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India’s Domestic Council For Gems & Jewellery Formally Launched

Indian Minister for Commerce & Industry and Civil Aviation Suresh Prabhu formally launched the country’s Domestic Council for Gems & Jewellery at a function in Mumbai on Tuesday and announced that the new body would be operational with elected representatives by May 1.

The new council’s constituents will be existing industry bodies that each cater to specific sectors. Its  launch follows a third meeting of gem and jewellery industry bodies with the government on January 16 in Delhi which resulted in a decision to go ahead with the initiative by month’s end. 

An ad hoc committee has been set up to take the new body through to operational status with an elected representation. It is headed by Gem & Jewellery Export Promotion Council (GJEPC) Chairman Pramod Agarwal and consists of office bearers from the Mumbai-based All India Gems & Jewellery Domestic Council (GJC), the  Association of Gold Re­fineries and Mints (AGRM) headquartered in Cochin,  the Bangiya Swarna Shilpi Samiti from Kolkata; the Bharat Diamond Bourse (BDB) in Mumbai, the Bhartiya Swarnkar Sangh from Jaipur, the Imitation Jewellery Manufacturers Association (IJMA) from Mumbai, the Mumbai-based India Bullion and Jewellers Association (IBJA), the India Jewellers Forum (IJF) from Amristar, the Karnataka Jewellers Federation based in Bangalore, the Odisha Jewellers Association from Cuttack, the Rajkot Gems & Jewellery Association, the Tamil Nadu Jewellers Federation (TNJF) from Chennai and the Uttar Pradesh Sarafa Association, Kanpur.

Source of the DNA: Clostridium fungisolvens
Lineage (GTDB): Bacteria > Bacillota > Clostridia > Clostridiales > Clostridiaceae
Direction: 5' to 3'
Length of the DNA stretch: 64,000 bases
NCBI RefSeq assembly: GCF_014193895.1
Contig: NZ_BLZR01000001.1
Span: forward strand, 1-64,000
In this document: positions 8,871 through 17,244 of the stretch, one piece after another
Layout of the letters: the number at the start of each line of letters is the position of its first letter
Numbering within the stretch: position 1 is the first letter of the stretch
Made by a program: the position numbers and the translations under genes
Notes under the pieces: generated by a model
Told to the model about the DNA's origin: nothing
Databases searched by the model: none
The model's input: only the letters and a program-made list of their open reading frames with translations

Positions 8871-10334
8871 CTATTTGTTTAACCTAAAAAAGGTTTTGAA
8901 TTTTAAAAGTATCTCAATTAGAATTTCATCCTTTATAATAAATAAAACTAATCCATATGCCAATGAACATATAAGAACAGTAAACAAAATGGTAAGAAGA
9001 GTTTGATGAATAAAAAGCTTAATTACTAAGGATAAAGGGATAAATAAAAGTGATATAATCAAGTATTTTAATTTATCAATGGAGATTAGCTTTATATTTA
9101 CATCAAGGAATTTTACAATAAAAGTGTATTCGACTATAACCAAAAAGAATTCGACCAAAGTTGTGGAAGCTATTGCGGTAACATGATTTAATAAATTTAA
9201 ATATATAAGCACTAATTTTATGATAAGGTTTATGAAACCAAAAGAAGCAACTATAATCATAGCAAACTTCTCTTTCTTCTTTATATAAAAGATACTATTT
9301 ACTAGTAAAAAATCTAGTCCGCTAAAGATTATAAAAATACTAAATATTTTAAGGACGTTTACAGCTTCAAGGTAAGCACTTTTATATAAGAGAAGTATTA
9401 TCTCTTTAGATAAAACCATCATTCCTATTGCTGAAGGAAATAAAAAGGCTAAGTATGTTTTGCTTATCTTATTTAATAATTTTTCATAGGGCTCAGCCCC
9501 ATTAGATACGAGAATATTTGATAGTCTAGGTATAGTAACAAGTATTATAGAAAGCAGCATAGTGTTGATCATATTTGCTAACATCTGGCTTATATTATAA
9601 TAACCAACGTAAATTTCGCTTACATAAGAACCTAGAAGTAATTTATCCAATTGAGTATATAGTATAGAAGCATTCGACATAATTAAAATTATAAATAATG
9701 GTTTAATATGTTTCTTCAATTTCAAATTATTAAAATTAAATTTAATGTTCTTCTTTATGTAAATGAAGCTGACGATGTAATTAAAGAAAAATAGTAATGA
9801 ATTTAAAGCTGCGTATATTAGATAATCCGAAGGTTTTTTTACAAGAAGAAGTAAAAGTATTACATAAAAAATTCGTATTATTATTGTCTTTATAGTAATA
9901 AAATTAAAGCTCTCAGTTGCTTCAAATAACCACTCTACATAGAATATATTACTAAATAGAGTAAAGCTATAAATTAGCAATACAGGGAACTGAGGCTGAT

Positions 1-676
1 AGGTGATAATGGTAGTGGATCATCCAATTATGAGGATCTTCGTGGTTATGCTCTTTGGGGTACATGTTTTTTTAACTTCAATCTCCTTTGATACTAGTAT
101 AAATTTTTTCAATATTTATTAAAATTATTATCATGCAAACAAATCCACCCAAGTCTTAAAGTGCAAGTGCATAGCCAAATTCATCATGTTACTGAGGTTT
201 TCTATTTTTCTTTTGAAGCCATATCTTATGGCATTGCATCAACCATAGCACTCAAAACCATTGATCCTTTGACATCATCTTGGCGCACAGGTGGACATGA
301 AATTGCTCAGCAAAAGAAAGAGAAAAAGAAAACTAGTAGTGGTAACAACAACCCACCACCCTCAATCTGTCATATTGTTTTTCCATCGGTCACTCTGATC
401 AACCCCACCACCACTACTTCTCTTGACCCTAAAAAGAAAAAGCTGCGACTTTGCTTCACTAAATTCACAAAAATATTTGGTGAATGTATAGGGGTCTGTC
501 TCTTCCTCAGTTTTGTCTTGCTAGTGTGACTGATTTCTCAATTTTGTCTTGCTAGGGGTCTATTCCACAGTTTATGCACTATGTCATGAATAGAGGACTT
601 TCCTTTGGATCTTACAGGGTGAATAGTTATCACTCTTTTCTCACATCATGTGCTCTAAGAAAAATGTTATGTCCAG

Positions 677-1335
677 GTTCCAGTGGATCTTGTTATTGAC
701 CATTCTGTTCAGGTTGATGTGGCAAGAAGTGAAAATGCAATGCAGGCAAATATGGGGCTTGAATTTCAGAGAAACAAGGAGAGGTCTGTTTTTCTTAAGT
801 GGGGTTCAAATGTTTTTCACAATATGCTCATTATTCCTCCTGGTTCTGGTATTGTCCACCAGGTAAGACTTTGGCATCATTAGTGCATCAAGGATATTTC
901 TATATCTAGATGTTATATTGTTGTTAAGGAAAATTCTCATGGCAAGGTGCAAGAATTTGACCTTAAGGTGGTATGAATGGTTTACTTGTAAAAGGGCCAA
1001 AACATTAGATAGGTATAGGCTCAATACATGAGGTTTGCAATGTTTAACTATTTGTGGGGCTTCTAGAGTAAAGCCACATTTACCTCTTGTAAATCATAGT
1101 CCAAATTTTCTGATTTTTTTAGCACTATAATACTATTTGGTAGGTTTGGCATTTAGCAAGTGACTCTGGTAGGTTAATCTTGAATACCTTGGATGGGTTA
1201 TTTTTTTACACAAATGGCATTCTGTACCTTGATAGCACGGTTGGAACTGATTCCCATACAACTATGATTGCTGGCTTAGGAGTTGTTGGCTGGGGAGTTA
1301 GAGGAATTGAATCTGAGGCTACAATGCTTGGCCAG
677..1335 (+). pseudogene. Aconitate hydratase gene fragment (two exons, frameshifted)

The Minister commented, “The launch of the Domestic Council for Gems & Jewellery is a significant step and one amongst a series of several structured reforms undertaken by our government to make the industry more organised and unified. We have followed a democratic process and given representation to key jeweller, manufacturer, miner and artisan/craftsmen associations from different geographies and industry segments.”

Articulating the government’s intention to let the industry build up and run the new representative body itself, he added, “The government will create and facilitate and leave it to the industry to take it forward.”     

Agrawal said, “We welcome the Government’s decision to form Domestic Council for the Indian gems and jewellery sector. This will help to organise our unorganised and small-scale domestic jewellery industry and help it to scale new heights. As envisaged by the Union Minister, my efforts as the convener will be to seek a consensus in opinion to make this Domestic Council a national body which belongs to all and works to fulfil the aspirations of all small and big associations from across the country.”

He added, “The GJEPC is happy to offer all support and guidance in the formation of an inclusive, democratic and self-sustainable council. It is important for the industry to have one voice and one body. The Domestic Council will help create 3 million more jobs and bring new artisans and craftsmen into the business.”

The idea of a Domestic Council for gems and jewellery dates back to 2005-06 when the Sivaraman Committee was constituted to study the entire gem and jewellery sector and submitted a report to the Union Finance Ministry. The responsibility was eventually given to Union Commerce & Industry Ministry and then the Department of Industrial Policy and Promotion (DIPP).

In 2017, Prime Minister Narendra Modi said that the gem and jewellery sector was a good example of his ‘Make in India’ initiative and wanted jewellers to come up with a strategy for increasing India’s global share of the hand-made jewellery market. In February 2018, the National Institution for Transforming India (Niti Aayog) panel, in its report on the need for a comprehensive gold policy, had also proposed the setting up of a dedicated domestic council for the gems and jewellery sector.

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